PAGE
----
I love Purim, and here’s why: it’s a festival of contradictions. This is true of many if not all our Jewish holy days, but even more so at Purim. And I like it that way: life is messy and complex; why would we pretend otherwise in our most sacred moments? Wonderful fun for children juxtaposed with a bawdy text much more appropriate for adults; a story that never once mentions God, yet all but demands that we consider our own relationship with God; a festival of masques, an opportunity to conceal the face we usually show the world and to try on different roles, that, when enjoyed with the proper intention, helps us to unlock forgotten or hidden aspects of our personality, revealing us to ourselves. An occasion for prescribed mayhem and debauchery, it is nevertheless stringent in its demands of us, asking us: who are you, really? What is most important to you? For what cause or value would you—like Vashti, like Mordecai, like Esther—willingly risk everything? Your home, your community, your very life?

Recently columnist and blogger Harold Berman in The Times of Israel criticized Reform Judaism for “an approach that has replaced obligation with personal autonomy as its overarching value”; in other words, he charges, Reform Judaism never asks us to make any personal sacrifices for the sake of the community. Though I would respectfully disagree that Reform Judaism makes no rigorous demands of us, Berman does identify a real phenomenon in Reform Jewish life: we are often not inclined to inconvenience ourselves for the sake of Judaism, the Jewish community, and the values we claim to uphold.

We live full, demanding lives, and we like to believe we can have it all: secular success and spiritual fulfillment, conviction without inconvenience, family and career, work-life balance. Sometimes we can. But what would happen if we, like Esther, like Vashti, like Mordecai—even like Ahashverosh in the end—were forced to choose between our comfortable, everyday faces, standard operating procedures, and our deepest values? Is it enough to give as much tzedakah as feels good, or must we give beyond the point of comfort to truly repair the world? Is it enough to light the Shabbat candles when it is convenient, or must we discipline ourselves to make it a regular practice, even when it might cut into other plans, or require us to make what is usually a private family ritual more public than we might prefer? Do we miss holiday observances because the rest of the world does not stop working or going to school? Or do we make arrangements and sacrifices to be with our community, to practice the rituals and customs from which our values flow? In each case, what is lost, and what is gained?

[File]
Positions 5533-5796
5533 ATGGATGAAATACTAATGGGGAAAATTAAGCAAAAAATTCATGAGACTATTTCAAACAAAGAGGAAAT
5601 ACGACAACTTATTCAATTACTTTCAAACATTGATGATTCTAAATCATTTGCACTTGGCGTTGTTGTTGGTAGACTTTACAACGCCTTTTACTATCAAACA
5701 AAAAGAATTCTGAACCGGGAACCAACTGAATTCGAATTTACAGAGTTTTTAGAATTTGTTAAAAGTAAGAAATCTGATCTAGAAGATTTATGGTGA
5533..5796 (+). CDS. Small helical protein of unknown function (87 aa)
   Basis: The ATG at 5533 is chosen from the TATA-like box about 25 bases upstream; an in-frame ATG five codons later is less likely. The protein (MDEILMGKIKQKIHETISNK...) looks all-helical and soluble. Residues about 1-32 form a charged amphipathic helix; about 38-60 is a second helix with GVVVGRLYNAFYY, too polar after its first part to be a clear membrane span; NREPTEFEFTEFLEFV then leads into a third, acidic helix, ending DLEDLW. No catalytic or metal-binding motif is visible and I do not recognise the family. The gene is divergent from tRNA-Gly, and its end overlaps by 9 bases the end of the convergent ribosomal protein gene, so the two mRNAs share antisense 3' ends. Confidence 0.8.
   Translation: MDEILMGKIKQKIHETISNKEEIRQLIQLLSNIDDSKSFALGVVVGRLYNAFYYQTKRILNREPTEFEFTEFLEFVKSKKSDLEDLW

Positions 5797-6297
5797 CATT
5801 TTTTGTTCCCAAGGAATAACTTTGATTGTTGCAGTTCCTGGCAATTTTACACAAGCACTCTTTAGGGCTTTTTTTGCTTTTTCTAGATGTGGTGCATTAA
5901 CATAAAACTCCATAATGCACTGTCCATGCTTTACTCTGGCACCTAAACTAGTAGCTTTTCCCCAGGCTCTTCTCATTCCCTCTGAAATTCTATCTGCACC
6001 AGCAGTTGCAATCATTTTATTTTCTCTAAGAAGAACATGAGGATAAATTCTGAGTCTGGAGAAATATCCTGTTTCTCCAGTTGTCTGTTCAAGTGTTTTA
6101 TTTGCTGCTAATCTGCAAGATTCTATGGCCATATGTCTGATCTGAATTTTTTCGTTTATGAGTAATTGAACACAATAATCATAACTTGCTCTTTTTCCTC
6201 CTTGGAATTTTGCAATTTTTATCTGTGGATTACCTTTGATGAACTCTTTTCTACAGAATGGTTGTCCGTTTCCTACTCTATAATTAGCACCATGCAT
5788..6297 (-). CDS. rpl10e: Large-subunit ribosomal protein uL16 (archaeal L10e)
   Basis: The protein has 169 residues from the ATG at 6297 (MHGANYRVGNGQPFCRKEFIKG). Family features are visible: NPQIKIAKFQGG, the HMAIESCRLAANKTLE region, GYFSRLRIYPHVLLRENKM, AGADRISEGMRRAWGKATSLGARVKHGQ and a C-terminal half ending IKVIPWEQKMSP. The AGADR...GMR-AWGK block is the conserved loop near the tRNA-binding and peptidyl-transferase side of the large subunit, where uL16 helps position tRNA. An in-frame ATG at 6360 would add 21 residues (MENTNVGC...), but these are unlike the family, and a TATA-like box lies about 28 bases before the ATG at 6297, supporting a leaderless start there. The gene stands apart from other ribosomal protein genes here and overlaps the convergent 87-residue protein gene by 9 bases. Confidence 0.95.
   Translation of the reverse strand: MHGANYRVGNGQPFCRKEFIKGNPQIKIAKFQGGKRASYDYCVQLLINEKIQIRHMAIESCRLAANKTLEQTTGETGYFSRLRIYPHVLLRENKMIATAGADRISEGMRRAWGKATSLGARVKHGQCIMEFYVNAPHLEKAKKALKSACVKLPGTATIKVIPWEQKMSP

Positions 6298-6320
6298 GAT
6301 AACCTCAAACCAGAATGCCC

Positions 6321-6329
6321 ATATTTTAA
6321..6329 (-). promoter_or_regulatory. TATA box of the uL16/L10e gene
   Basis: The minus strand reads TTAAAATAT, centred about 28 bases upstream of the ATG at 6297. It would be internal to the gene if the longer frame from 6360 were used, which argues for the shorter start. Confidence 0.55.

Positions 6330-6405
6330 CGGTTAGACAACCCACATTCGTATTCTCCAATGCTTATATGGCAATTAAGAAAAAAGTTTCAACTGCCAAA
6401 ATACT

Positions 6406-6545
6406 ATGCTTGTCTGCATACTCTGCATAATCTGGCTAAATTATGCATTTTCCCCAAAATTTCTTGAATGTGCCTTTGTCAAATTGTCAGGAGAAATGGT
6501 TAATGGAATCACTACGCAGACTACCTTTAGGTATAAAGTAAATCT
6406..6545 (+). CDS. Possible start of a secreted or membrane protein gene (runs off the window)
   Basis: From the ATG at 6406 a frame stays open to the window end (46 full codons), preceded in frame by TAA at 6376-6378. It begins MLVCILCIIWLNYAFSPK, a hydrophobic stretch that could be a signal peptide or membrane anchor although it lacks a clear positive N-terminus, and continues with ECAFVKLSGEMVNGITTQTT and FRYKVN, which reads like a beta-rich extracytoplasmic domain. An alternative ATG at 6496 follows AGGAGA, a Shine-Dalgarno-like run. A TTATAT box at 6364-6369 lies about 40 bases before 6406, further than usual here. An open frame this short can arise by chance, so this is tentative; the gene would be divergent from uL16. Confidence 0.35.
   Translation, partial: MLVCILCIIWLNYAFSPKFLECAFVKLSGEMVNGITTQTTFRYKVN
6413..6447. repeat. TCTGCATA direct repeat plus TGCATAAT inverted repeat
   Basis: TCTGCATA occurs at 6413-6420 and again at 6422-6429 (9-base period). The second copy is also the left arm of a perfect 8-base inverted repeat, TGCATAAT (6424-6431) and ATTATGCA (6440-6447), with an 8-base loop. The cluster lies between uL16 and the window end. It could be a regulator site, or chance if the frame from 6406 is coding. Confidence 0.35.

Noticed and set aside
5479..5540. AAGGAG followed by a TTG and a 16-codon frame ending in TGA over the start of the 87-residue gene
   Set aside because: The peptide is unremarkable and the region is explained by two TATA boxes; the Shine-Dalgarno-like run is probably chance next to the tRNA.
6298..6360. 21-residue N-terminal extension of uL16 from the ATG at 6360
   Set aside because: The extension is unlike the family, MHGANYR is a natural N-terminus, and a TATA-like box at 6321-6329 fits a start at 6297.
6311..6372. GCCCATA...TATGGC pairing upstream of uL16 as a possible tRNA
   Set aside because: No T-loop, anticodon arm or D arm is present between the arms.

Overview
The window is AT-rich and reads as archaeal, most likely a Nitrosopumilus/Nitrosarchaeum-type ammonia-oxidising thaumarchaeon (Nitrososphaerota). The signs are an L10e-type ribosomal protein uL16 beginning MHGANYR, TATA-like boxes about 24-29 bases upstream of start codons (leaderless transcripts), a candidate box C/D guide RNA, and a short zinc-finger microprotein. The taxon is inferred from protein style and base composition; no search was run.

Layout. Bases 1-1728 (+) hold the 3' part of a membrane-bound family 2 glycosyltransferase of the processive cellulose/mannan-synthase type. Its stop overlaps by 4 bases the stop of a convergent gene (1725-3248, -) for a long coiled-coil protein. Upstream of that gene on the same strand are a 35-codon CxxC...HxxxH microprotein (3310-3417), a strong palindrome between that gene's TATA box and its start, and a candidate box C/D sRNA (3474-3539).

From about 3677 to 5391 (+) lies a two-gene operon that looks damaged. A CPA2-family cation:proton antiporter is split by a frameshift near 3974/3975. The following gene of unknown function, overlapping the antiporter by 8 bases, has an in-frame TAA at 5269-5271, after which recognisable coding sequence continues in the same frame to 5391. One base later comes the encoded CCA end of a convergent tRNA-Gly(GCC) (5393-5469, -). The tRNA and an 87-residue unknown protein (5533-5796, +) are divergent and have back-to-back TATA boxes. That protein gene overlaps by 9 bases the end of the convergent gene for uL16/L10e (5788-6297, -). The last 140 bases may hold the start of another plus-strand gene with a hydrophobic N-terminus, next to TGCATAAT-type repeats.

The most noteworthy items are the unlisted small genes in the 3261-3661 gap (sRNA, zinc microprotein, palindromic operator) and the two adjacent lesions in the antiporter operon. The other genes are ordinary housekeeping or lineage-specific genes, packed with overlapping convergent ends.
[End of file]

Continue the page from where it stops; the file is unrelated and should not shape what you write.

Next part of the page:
In the Scroll of Esther, again and again, characters surprise us. The passive, beautiful Esther turns out to have a steely commitment to her people. Ahashverosh, a king without convictions, ends up doing the right thing—more than once! Each one of us has more than one dimension to our character, and to our Judaism. Purim gives us a safe space to try on unaccustomed roles, uncomfortable practices. In fact, it challenges us to uncover and explore our own contradictions. Which is the mask, which is truly us?

This Purim, may we have the courage to explore some of these tensions, to test the limits of the different aspects of our identities, to figure out what’s most important to us, to discover the cost of comfort and the strength of our convictions. Chag sameach—may your Purim be hilarious, joyful, affirming of family and Jewish values. And may it make you a little uncomfortable. And may it change you, deeply.